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Show Us the Documents, Sen. Dodd

WDCPIX file photoWe’ve decided to restart the ProPublica promise clock on Sen. Christopher Dodd’s months-long commitment to share details of his mortgage. The Connecticut-based Democrat, chairman of the Senate banking committee, has been catching flak ever since news reports alleged that he got a sweetheart mortgage from industry giant Countrywide last summer.

Last Monday, Dodd let a dozen or so reporters look over the loan documents in his Hartford office. Dodd also released to the public a third-party report prepared by a Chicago-based firm that Dodd hired (through his lawyers).

Promise fulfilled? Not so fast. Only a handful of reporters were invited to view Dodd’s documents. They were not told the documents would be available until the last minute. Reporters weren’t allowed to leave with the papers or make copies. And, even though Dodd (and his self-published report) claim he’s got nothing to hide, his office has dodged our phone calls asking to view the documents.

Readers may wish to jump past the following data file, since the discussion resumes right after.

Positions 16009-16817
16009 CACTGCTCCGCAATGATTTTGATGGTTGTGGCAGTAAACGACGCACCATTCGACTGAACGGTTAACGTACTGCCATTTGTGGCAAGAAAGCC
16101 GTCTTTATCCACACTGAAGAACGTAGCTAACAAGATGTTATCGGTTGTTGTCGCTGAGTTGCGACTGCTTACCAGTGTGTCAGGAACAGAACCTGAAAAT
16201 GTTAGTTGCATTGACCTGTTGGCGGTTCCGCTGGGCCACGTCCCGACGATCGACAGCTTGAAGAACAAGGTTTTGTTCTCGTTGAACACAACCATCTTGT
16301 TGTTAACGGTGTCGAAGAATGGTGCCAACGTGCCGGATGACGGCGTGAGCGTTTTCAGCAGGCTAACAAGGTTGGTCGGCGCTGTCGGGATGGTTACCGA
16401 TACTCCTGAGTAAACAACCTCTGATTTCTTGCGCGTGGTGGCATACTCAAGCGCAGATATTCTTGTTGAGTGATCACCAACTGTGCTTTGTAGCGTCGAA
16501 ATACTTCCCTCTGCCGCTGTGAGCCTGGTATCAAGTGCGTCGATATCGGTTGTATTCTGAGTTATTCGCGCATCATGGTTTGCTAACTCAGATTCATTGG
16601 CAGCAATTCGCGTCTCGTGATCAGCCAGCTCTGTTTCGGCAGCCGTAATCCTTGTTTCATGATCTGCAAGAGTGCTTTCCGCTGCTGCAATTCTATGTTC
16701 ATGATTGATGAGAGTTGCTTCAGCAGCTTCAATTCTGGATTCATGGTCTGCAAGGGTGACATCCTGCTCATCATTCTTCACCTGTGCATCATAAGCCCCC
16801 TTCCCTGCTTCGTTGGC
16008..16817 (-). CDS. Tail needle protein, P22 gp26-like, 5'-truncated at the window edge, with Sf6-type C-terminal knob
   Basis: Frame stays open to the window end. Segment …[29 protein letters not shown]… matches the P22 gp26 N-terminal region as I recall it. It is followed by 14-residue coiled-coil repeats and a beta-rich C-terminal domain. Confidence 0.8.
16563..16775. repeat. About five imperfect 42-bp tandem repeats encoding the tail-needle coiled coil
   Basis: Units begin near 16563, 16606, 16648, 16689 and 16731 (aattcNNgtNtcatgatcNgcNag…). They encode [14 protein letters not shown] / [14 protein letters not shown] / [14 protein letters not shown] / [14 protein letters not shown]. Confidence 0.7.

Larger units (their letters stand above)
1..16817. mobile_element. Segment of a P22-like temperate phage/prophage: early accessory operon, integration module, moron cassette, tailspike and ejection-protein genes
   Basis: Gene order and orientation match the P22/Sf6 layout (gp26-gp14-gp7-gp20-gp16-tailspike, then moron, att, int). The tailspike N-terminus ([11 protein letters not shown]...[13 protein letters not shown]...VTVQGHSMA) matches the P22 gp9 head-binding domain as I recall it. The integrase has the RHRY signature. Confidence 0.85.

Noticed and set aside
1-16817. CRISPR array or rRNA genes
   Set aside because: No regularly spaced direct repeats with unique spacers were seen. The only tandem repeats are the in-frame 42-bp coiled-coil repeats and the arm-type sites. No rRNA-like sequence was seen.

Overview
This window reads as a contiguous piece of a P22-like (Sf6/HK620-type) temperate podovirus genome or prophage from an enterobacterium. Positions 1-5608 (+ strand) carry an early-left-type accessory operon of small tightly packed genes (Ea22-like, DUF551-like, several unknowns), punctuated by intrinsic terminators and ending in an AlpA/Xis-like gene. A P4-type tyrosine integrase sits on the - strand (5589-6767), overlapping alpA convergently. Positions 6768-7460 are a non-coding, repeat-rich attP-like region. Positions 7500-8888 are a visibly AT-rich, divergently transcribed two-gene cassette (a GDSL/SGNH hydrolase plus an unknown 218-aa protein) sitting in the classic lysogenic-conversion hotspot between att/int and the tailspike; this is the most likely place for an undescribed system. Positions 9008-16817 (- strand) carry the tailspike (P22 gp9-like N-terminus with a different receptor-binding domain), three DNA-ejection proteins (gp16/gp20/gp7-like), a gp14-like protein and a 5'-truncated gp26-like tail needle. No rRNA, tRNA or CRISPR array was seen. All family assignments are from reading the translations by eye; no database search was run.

The Hartford Courant’s editorial page also seems less than satisfied by Dodd’s limited disclosures. After calling Dodd’s Feb. 2 press conference his “most detailed defense of the loans” since the story broke last summer in a news article, a Feb. 7 editorial in the same paper called the event “a disappointing performance.”

Here’s the Courant’s take:

He doesn’t admit that accepting the loans was an error in judgment. Instead, he seems to be apologizing for political miscalculations…

Countrywide had a powerful incentive for trying to sway senators from a harsh view of its lending practices. And while Mr. Dodd apparently assumed he wasn’t getting special treatment as a customer of Countrywide, he didn’t ask the right questions, either.

We’ve now rung Dodd’s office more than a dozen times since last Monday to ask either to see the documents or for an explanation of why they are being kept out of public view.

“I think we answered that question in our statement,” said Bryan DeAngelis, a spokesman for Dodd, who was finally reached on Friday. “Do you have any other questions?”

But you said he released the relevant documents, albeit to a small group. Can’t you get another reporter to give them to you, evaluate them, and then comment?